What inspired that curious boy and man, that tried multiple professions, to later become the Father of Landscape Architecture in America? For Olmsted, creating democratic landscapes was not just about curvilinear walks, planting trees and lawns. His focus was on creating places that helped provide a high quality of life which allowed all people freedom for respite from the stresses of daily life.
Olmsted had strong ideas to preserve the natural environment that he held so dear. Some examples include the preservation of wilderness mountains and forests of California and the crashing falls at the Niagara Reservation. His visions included the formal and highly choreographed landscape of the diplomatic heart of American democracy, the US Capitol Grounds, and countless public parks across America. These places are still cherished and function well today. Attendees will learn about what makes these places great, and how contemporary Landscape Architects feel about Olmsted, and the “hands-on business” of creating landscapes.
- Attendees will learn how family history and a restless curious disposition led a young Frederick Law Olmsted to switch from career to career over his first 35 years before finding his passion for creating a new approach to American life.
- As a result of this session, participants will learn about some specific experiences of Frederick Law Olmsted, and other landscape architects, that cast light on how hands-on life experience leads to the creation of transformative landscapes
- Attendees will learn the key principles of Olmsted design and philosophy and how they may be applied to the creation of new landscapes that have meaning for the 21st Century.
Thursday, February 24, 2022
Session 5KN The Critical Role of Landscape Architects in Advocating for Change
SPEAKERS: Roxanne Blackwell, Esq., Hon. ASLA, Director of Federal Government Relations, ASLA, Alex Schaefer, Sr. Legislative Representative, The Trust for Public Land, William Kastning, Executive Director, Monmouth Conservation Foundation
Landscape architects are experts at communicating the critical role that our work plays in fostering communities and building resilience. When we apply those skill set to work in advocacy, we can support real change in the scale and focus on public funding. Panelists who represent a range of local and federal policy makers and advocacy experts will cover past successes at the ballot box, on-going work at the Federal level, and what landscape architects can do promote increasing resources to fuel investment in our landscapes across the country.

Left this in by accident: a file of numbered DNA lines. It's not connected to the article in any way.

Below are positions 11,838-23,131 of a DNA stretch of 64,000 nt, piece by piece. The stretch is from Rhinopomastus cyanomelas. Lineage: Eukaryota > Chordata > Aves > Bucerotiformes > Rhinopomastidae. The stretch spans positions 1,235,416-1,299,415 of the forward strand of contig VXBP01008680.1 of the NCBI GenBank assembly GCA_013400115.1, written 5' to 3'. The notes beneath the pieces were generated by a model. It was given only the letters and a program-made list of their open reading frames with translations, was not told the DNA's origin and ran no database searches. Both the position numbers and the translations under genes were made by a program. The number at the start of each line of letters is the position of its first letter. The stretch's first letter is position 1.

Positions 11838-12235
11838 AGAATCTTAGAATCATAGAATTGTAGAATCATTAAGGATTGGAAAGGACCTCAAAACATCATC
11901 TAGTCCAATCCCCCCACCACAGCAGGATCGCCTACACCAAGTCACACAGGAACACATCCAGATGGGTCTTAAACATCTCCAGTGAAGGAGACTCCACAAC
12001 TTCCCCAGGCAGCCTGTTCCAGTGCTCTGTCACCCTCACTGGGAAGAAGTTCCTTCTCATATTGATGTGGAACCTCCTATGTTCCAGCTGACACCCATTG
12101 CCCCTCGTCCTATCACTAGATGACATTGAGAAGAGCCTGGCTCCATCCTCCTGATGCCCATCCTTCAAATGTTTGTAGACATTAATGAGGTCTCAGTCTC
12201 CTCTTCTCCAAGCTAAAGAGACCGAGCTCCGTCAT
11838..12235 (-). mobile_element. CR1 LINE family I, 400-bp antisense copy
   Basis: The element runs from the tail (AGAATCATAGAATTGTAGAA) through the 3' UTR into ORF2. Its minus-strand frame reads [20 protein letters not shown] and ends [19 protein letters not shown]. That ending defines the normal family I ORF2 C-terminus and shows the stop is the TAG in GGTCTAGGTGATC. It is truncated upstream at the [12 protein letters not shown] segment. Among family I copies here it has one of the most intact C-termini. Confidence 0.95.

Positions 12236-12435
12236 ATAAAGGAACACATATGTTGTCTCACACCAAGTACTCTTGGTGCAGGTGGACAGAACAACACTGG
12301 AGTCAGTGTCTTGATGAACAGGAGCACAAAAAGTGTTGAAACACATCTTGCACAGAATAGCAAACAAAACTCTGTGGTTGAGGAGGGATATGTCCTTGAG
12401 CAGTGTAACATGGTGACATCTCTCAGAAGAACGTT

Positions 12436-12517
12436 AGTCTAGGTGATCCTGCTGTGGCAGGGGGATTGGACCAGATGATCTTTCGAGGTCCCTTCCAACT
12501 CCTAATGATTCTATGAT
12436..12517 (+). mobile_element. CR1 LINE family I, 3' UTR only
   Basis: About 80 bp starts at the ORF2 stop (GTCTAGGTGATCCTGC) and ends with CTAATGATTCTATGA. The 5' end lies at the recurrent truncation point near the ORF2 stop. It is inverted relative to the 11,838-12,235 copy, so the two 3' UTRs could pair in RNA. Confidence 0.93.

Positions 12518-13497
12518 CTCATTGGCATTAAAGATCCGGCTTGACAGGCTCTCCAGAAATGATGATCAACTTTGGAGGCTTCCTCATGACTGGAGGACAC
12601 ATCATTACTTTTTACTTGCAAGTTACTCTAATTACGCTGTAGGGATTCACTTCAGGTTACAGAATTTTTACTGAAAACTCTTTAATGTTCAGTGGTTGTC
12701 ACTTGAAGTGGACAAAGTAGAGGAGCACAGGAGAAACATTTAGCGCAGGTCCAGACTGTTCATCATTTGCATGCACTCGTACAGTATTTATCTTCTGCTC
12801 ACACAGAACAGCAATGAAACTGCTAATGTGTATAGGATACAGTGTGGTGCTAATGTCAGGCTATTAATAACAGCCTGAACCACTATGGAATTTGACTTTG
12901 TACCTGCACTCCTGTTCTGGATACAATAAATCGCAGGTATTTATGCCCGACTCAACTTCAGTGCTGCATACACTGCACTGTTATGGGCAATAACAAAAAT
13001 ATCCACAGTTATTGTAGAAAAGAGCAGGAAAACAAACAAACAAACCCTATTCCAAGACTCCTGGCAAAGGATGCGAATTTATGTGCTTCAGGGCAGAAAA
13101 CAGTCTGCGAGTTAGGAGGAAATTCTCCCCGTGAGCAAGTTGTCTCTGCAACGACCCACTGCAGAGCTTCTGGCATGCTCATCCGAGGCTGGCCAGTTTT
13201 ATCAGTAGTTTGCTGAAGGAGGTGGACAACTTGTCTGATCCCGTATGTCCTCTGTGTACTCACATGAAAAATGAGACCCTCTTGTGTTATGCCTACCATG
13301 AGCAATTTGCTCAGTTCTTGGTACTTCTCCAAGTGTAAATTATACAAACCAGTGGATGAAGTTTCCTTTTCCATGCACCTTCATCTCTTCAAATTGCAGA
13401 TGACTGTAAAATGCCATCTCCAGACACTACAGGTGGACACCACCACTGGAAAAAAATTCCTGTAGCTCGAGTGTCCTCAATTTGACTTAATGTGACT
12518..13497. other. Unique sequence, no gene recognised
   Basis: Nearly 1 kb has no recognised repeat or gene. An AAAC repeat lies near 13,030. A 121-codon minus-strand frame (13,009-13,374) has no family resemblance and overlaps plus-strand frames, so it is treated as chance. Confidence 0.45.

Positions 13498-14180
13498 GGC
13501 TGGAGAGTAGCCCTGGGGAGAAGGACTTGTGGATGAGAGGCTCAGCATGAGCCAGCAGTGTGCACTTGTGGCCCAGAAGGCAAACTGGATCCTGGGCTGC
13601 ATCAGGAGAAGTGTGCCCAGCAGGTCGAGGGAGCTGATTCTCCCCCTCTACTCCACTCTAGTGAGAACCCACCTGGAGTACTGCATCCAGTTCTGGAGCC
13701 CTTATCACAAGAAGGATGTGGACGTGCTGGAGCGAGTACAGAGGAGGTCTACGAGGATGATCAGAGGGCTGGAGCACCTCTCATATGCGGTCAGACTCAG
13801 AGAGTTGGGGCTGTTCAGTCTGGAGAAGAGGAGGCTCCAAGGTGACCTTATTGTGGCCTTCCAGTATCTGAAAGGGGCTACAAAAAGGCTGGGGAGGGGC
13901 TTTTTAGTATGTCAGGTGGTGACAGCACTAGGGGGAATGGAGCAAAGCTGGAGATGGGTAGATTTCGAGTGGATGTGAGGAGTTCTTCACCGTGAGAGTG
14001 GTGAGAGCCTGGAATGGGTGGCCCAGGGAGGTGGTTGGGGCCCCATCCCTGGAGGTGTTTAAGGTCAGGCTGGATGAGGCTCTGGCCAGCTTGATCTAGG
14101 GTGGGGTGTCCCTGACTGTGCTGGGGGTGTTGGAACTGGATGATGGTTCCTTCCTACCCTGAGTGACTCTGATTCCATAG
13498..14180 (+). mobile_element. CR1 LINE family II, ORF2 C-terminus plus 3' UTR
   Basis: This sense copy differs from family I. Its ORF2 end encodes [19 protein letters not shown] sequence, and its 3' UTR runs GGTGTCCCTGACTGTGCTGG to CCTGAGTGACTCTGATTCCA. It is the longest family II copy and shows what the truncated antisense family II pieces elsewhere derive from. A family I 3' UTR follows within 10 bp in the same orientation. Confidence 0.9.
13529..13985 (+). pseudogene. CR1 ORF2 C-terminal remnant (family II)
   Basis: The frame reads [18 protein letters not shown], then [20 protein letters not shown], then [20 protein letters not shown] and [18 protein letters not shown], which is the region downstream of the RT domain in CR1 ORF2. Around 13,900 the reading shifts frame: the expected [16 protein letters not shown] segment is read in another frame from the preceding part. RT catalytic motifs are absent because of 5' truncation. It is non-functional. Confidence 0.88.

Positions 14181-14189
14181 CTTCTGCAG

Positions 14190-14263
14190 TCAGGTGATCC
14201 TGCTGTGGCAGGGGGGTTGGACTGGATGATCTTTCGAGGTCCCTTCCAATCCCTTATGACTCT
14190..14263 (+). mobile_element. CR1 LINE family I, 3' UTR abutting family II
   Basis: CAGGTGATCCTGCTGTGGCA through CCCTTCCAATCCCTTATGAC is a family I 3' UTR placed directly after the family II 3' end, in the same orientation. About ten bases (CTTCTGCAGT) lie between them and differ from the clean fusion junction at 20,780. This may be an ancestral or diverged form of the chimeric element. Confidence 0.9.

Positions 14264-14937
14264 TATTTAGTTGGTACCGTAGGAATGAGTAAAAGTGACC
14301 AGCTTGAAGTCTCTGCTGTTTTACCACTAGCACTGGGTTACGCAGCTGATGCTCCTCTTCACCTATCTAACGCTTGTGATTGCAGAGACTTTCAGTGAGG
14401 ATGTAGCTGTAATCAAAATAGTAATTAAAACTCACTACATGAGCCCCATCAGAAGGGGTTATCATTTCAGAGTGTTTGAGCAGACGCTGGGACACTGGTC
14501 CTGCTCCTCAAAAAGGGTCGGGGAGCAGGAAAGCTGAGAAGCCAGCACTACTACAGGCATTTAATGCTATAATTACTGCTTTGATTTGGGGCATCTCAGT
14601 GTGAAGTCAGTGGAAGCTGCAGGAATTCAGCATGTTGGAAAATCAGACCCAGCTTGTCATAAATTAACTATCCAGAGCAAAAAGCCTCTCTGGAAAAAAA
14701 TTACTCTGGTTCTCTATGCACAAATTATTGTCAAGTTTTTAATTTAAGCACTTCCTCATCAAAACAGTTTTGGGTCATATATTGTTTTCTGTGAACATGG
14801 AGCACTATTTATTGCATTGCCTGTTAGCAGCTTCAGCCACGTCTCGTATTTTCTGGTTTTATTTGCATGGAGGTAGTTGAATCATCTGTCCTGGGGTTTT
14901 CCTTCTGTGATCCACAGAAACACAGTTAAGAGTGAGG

- Articulate how additional resources allocated in critical areas of landscapes can increase the community vitality and environmental resilience of places
- Understand how to play a role in advocating at the local, state, and Federal level
- Access resources and public funds to implement work within their community and/or practice
|10:30 – 11:30 AM||Concurrent Sessions|
Session 6A: Towards Healthy and Regenerative Communities: People, Places & Partnerships
Our health is influenced by the choices we make for ourselves and our families. And this ability to make healthy choices greatly depends on neighborhood conditions where we live, learn, work and play. Research shows communities with access to healthy foods, quality affordable housing, good schools, and safe places to play and congregate are healthier than those without. From growing scientific literature, we know that physical environments (e.g., air, water, natural and built) plus social/economic characteristics of our communities determine up to 75% of our health, versus access to healthcare and health behavior and literacy, which impact our health by 10% and 15%, respectively. Despite this recognition, our health and wellbeing are considerably assumed by healthcare.
Individual and community health, however, is a shared responsibility of all its members.
In this session, I will draw from novel interdisciplinary strategies in community health, trauma-informed engagement and advocacy, and community development, to illustrate the challenges, opportunities and ultimately the promise of people-centric community-driven neighborhood planning and design.